And that pancake looks like HEAVEN!!

twistedsoda said...

I love friends that you have in your life that time just stands still!!!! Your so lucky to have one!!! In your story telling...you are so descriptive...I thought I was there all along!

megg said...

Hi there! What a great post! I've been doing a lot of thinking about frienships in the past while (as you know!) There are a few girlfriends that I have had since we were 15!! Our lives have all gone in SUCh different paths but when we come together it's like we are 15 again. It's easy and silly and honest. I often wonder why some friendships last and others don't. P.S. I would like to second that hope that we become old friends!!

P.S.S. very VERY cute pictures!

Jamie said...

I loved reading about your time at Berkeley. Your description is so vivid. It's like we all got a chance to be there with you. What a wide-open time full of excitement and opportunity to grow. Isn't it funny where life takes you and who you meet along the way?

Shannon (sentimental) said...

I am loving the pics from than and now! And that pancake, I want one!

Shesawriter said...

That put a warm fuzzy in my tummy. No, I'm not talking about the pancake picture! :-)

Tanya

Alexandra S said...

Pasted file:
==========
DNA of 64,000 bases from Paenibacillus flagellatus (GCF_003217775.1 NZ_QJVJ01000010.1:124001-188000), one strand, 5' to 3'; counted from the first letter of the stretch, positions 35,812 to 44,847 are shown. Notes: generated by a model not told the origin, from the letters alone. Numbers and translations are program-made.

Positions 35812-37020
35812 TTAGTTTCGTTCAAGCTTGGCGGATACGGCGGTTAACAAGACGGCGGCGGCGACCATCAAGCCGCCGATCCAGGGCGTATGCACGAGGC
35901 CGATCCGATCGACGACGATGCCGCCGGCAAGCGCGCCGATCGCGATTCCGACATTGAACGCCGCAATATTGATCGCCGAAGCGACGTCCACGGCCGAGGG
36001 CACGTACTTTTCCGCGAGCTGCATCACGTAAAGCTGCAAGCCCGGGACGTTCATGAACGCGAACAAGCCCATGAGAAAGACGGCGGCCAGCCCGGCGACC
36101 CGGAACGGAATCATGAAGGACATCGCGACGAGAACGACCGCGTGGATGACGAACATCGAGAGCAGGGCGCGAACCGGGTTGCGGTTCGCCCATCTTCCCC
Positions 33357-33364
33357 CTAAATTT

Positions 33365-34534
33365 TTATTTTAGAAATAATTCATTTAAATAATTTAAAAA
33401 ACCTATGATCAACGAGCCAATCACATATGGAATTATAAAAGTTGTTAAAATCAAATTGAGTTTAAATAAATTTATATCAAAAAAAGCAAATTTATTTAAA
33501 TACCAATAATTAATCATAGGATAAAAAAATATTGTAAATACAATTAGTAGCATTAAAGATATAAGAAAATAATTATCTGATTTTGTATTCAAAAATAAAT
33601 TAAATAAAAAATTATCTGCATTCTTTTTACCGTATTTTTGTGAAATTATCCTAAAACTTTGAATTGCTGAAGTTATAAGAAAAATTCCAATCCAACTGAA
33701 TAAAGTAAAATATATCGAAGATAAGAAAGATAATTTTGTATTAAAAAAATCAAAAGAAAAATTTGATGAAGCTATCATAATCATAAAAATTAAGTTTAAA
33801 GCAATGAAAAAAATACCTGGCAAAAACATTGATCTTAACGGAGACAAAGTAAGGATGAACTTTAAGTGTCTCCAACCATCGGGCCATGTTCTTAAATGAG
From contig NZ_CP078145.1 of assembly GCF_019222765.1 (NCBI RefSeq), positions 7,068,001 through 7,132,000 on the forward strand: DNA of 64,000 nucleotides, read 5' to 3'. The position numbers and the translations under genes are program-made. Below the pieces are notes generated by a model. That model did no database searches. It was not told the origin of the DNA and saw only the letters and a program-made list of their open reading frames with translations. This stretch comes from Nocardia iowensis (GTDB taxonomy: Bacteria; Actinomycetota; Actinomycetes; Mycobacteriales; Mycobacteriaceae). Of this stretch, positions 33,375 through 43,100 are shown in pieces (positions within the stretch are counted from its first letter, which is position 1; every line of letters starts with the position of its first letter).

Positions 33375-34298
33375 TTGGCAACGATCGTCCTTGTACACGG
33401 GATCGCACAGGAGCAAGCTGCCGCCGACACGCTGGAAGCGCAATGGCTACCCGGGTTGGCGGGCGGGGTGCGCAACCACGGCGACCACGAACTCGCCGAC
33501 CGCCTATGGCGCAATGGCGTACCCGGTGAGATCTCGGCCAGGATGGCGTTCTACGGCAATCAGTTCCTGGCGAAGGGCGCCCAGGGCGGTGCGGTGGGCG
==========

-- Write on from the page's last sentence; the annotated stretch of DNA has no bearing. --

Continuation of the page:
Hi there... Remember me? The teensy old lady who comes to your house on Sunday evenings to pick up my weekly casserole? I found out this morning Qwest won't be able to set up my phone service until Thursday so here I am with a teensy bit of time at the laundromat (so nice they have computers here but I only got a 15 minute card!) and I figured I better put a comment up before you paint my house black while I am away at work! I love those pictures of you and Julie together. It made me think about what kind of advice I'd give to that young college student that was me if I could talk to her now...I won't put here what that advice IS, but I will say that it reminded me of all our wonderful times in North Berkeley- "jogging" up at Tilden, teaching you to make turkey sausage pasta and showing you how to peel a garlic. One thing I also remember-that continues to be true- was you always had so many amazing books hanging around you and exposed me then to so many things and ideas I never would have otherwise! Thank you for this little jaunt down memory lane!

jason evans said...

College years are magic.

Too bad they're wasted on college students.

chest of drawers said...

Your city sounds amazing! I´d love to visit sometime and taste those pancakes myself.
I´m so looking forward to receiving your parcel!

madness rivera said...

Great tribute to your friendship! I lived in Berkeley in the late 80's. But I just pretended and dreamed of being a Cal student. Your post brought back a lot of memories. I remember Naked Guy.hahahaha

julie said...

laini, it's JULIE! i finally FOUND this, guess i've been to busy buying $57M buildings in sacramento the last fews months and being the CFO for a 60 person camp at burning man. yah, typical. thanks for much for brining back the memories, we had some great times - but you forgot "the other perfect sarah" AND "mussel-man" silly! so here is the scoop - i ran into another old friend of yours in san fran last weekend, carolyn from lonely planet. what a small world, yada yada. stay in touch, love you old friend.